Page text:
A Travellerspoint blog

August 2010

We Can Only Wish


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THE JAPANESE WRECK NEAR AMED

The carcass lies barely two meters below


And very close to shore, rusty since the war


Six swaying yellow angels guard the bridge


While the trumpet fish sounds its silent call


There are no bones left around here


Gone is the sweat and stench of fear



The dead have long since gone away,


To haunt their killers another day


Left is the bluegreen water, coral and fish


Let us not destroy them, we can only wish




From Amed we took an hour long speedboat ride, bumpy and expensive to Gilliair. Unfortunately most of the coral there had apparently been dynamited in years past, in a facile attempt to catch fish. Although much ballyhooed in The Lonely Planet and by many travelers, it did not live up to billing.


We stayed at Bernard's place, run by a gay expat Frenchmen, also recommended, and deservedly so. Unfortunately with the pool construction and located well off the beach, there was no breeze. Air and fans went off in the middle of the night, supposedly because one of Bernard's men got stoned, and forgot to put on the generator when the power failed, seemingly a daily occurrence. To his credit, Bernard did not charge us for that evening and the 2nd night things were okay. However there were many guest houses and restaurants scattered along the beach, and the place was crowded with tourists and touts.




Main Street in Gilliair
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Except for one small stretch, the beach was rocky and not good for swimming. I will say that the open air restaurants were nice, with small bamboo sun shelters and comfortable pillows. A good place to lounge, which we did for most of the time.





Cassie and Nanette
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The view towards Lombok and the mountains was impressive, especially at sunset, but after a couple of days we had enough and headed on.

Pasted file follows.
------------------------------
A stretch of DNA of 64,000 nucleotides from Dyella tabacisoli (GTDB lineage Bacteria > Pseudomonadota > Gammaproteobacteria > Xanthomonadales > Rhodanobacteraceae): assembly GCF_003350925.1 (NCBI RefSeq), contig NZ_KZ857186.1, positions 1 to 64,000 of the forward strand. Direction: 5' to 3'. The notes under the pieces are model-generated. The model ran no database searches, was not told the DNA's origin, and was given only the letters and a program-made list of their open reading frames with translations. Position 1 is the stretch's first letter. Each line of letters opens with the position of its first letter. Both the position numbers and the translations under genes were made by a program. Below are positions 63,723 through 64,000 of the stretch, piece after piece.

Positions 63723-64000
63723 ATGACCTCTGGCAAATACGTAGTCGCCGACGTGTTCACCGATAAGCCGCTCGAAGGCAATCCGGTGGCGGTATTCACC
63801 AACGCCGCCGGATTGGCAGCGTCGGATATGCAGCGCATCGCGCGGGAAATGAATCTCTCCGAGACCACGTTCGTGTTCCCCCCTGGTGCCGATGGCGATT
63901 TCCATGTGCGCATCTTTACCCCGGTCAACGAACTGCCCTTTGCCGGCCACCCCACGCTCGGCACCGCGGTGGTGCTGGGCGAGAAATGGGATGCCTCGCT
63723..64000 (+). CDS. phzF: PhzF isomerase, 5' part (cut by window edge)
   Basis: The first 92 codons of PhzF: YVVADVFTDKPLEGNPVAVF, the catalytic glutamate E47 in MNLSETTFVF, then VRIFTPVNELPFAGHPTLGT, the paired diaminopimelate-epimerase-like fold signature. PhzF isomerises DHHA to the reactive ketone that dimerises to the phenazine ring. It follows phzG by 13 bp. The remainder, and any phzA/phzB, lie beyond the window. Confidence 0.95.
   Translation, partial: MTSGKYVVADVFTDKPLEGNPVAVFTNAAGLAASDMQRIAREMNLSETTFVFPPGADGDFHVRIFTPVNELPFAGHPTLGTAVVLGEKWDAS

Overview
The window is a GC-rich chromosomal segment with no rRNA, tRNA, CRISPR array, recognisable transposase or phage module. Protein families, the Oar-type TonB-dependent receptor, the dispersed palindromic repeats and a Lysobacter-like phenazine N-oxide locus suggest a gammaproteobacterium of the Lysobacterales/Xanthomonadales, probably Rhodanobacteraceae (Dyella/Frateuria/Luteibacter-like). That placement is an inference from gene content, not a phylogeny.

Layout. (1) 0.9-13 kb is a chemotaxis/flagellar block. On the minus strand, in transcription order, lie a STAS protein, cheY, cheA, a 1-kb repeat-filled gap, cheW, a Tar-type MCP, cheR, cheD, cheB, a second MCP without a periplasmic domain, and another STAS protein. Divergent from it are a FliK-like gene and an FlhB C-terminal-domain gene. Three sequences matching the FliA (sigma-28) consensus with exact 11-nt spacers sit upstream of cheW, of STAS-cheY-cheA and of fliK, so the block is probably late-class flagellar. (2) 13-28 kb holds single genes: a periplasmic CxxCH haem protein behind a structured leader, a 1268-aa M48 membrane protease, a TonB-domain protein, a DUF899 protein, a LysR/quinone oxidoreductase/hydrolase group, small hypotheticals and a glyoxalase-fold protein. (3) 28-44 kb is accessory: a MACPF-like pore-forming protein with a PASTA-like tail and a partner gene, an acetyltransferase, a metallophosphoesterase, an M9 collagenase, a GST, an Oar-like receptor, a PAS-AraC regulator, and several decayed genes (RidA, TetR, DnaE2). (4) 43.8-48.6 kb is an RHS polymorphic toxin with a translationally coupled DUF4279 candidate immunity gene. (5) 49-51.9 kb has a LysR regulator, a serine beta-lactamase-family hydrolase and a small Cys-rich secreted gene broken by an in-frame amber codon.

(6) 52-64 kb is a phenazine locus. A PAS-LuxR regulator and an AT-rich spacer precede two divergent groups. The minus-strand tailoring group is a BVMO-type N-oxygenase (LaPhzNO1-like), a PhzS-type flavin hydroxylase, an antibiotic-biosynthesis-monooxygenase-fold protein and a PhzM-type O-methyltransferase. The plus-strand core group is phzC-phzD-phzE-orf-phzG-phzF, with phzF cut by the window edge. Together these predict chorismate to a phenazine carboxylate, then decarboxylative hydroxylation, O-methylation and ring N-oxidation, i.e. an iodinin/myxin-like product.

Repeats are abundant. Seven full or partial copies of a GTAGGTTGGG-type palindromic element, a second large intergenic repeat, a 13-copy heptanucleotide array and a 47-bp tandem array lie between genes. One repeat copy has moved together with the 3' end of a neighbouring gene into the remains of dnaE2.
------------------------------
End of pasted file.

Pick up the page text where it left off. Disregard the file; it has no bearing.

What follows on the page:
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Posted by jonshapiro 11:23 Archived in Indonesia Tagged postcards Comments (6)

Amed


View Burma, Indonesia and Laos on jonshapiro's travel map.

Eventually we left the charms and the crowds of Ubud, and headed for the southeast coast of Bali. Previously undeveloped, it is now home to many small hotels and guest houses with more on the way, especially near the water. The rocky beaches are not the best, but the diving and snorkeling is superb. To get there, we hired an aircon taxi from the hotel where we planned to stay. We shared the expenses with Cassie and Ryan, the young American couple who I mentioned had come off a two year stint teaching English in Korea. It was a relaxing ride that with stops, took the better part of a day. The vibrant green fields were such an intense color that they looked almost fake. What a contrast to the dry, dusty landscape of Burma.





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In the afternoon, we stopped at some spring fed pools for a dip and to admire the gardens.





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Instead of the original hotel, we decided to stay at Sunshine, just as nice and considerably cheaper. For $25 we got the best in the house, a large ocean-front room with ac, including our own private terrace. The manager at Double One wasn't particularly happy with our decision of course, but he stubbornly refused to bargain with the price even though his place was practically empty.